Our first years in public relations can vary from enlightening and fun to intimidating and tough. Our peers in PR quickly become our best resources, providing a relationship-based connection to the industry.
By starting a New Pros group for your local PRSA Chapter, you’ll be able to share your passion for PR, be a leader in the chapter, and grow your personal network of connected, smart, and helpful peers—who won’t mind if you occasionally geek out about AP style, social media, or the coolest new blogger in the city.
Starting a local New Pros group takes some work, but it is not as hard as it sounds. This 10-step roadmap spells out exactly how you can get there.
Find New Professionals in Your Area
1. Build a base of new PR professionals.
Associate members, recent graduates, and current internship programs are rife with new PR pros eager to build professional skills and connections. Get email addresses, Twitter handles, phone numbers, and LinkedIn or Facebook info and connect with new pros in multiple ways.
2. Expand your base of new PR professionals through referrals.
Build an active referral program. At every live event, ask new pros for connections to their peers. Challenge each attendee to bring a friend or industry peer. Engage new pros on Twitter; then use your network to create a “re-tweet” trail for event postings and resource links. Use Facebook to actively invite others to events, engaging them pre- and post-event. Use word-of-mouth to help bring in new people.
3. Create a consistent outreach plan.
Choose a primary New Pros communication tool, such as a list-serv or Facebook page. Train new pros where to go first for group information, and stay in front of busy professionals by using secondary resources like an online chapter calendar, weekly e-blasts, and oral announcements before other PRSA events. Reminders are key. Follow this schedule and contact members one month, then one week, and then one day out.
4. Don’t assume—Ask what new professionals in your area need.
You can discover what your members are interested in using a short and sweet questionnaire. A quick Survey Monkey quiz can do the trick also. For example, you can ask new pros to rank interests, such as these:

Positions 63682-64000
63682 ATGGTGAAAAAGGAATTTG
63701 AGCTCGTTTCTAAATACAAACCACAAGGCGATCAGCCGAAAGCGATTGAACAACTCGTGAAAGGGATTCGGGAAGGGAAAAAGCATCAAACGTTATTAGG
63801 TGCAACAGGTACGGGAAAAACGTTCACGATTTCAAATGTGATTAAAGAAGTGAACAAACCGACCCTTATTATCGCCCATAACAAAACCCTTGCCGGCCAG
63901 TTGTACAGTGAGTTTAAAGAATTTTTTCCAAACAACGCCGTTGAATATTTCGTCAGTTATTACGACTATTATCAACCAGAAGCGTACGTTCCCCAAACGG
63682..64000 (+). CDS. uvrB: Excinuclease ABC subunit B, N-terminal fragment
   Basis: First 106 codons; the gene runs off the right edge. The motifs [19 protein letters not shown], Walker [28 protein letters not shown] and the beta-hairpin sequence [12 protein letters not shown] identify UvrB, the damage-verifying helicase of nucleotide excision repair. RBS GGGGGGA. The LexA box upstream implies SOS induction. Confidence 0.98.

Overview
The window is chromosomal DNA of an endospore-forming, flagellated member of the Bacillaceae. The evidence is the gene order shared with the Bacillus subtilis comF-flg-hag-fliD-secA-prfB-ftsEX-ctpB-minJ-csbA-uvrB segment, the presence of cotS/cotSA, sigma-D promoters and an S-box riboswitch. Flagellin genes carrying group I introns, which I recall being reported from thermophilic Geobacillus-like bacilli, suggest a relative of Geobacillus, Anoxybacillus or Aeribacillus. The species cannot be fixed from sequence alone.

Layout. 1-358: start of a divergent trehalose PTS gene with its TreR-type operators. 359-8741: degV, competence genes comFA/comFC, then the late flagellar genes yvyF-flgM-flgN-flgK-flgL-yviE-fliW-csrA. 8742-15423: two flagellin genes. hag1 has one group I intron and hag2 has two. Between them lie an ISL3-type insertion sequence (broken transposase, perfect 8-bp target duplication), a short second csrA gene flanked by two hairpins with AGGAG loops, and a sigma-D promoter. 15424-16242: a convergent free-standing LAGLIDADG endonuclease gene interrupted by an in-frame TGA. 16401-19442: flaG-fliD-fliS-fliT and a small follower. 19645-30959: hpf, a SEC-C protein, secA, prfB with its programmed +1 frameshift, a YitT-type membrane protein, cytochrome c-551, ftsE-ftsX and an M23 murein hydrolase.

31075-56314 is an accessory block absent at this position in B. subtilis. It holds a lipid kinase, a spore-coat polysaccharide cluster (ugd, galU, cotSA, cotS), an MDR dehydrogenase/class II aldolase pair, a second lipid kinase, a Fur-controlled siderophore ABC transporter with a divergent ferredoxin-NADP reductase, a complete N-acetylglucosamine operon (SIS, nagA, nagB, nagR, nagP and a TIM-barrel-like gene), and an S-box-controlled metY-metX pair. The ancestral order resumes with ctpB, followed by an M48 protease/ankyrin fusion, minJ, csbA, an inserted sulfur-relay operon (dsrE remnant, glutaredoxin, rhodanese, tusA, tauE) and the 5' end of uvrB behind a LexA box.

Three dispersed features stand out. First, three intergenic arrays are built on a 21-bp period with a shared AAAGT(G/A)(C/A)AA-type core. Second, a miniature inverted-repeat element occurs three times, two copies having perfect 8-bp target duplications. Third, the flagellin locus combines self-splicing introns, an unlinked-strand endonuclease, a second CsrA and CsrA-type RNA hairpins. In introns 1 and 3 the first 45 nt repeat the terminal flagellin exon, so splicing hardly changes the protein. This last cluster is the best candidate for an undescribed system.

• Career building advice
• Connection to a mentor figure
• Gen Y workplace issues/generational differences
• Hard skill development, i.e. pitching practice, social media strategy
• Informal socializing
• Meeting the media
• Networking with more seasoned pros
• Sharing experiences in comfortable peer-to-peer environment
• Soft skill development, i.e. time or information management
Plan and Engage
5. Plan hybrid new professionals events.
Many young pros want to socialize, but need an academic incentive to compete against a crowded social calendar. In Phoenix, we created the “Happy Hour+” program, hosting informal education opportunities for the first 15-20 minutes of the event, followed by networking. Examples include a “Top 10” tips presentation on focused topics, roundtables on hot button issues, or quick Q&A sessions with PRSA board members or notable leaders.
6. Initiate a matching program.
Many times both seasoned and new professionals are unwilling or unable to commit to a formal mentoring program, though it’s a frequently-mentioned need. A matching mechanism during the RSVP process for chapter-wide events allows new and seasoned professionals to be paired up for a one-time-only mentorship opportunity. If individuals make a great personal connection, it can develop into a more consistent mentorship relationship.
7. Deliver variety in programming.
Deliver events and topics that are varied. Don’t be afraid to crowd-source the next topic. Shifting physical locations for events, from local agencies to downtown pubs to suburban restaurants, helps spread the burden of drive time obstacles.
Keep this Advice in Mind
8. New professionals leaders must be visible and accessible.
Send at least two New Pros members to the regular PRSA events and host a New Pros table. Invite new professionals to join the table. This way the new pros will will have someone to sit with, ask questions of, and network with. As an added bonus, New Pros committee chairs get valuable visibility within the larger PRSA chapter.
9. Be time- and cost-conscious.
New pros encounter common barriers to developing a consistent tie with professional associations: Time and money. As an entry-level or junior employee, it’s hard for a new pro to request time off to attend daytime PRSA events. Plan events outside of 8 a.m. to 5 p.m. Events such as weekend brunches, happy hours, or coffee meet-ups might work better than lunch meetings. Many organizations are unable to assist with membership fees for junior pros, and entry level salaries don’t cover many extras. Be open to non-member attendance, and try to keep events free or under $5 (unless the fee covers the cost of food or drink).
10. Create a super committee.
To launch a New Pros group, you need a solid, diverse, and enthusiastic committee to share the workload. Start with four to five new pros from different areas of PR, including corporate, non-profit, and agency. The New Pros committee leader should have a strong tie to chapter leadership, whether through a designated board member contact, within a professional development cluster, or via the membership committee. Meet monthly in person or via conference call. Maintain a strong committee by respecting each person’s time, requiring accountability and responsiveness and consistently incorporating committee members’ input or ideas.
CRYSTAL OLIG is the former Phoenix PRSA New Pros Committee Chair and is a current Central Ohio PRSA University Liaison committee member. She can be reached at crystal.a.olig[at]gmail.com or through @sparklegem on Twitter, linkedin.com/in/crystalaolig, or the whY genY blog.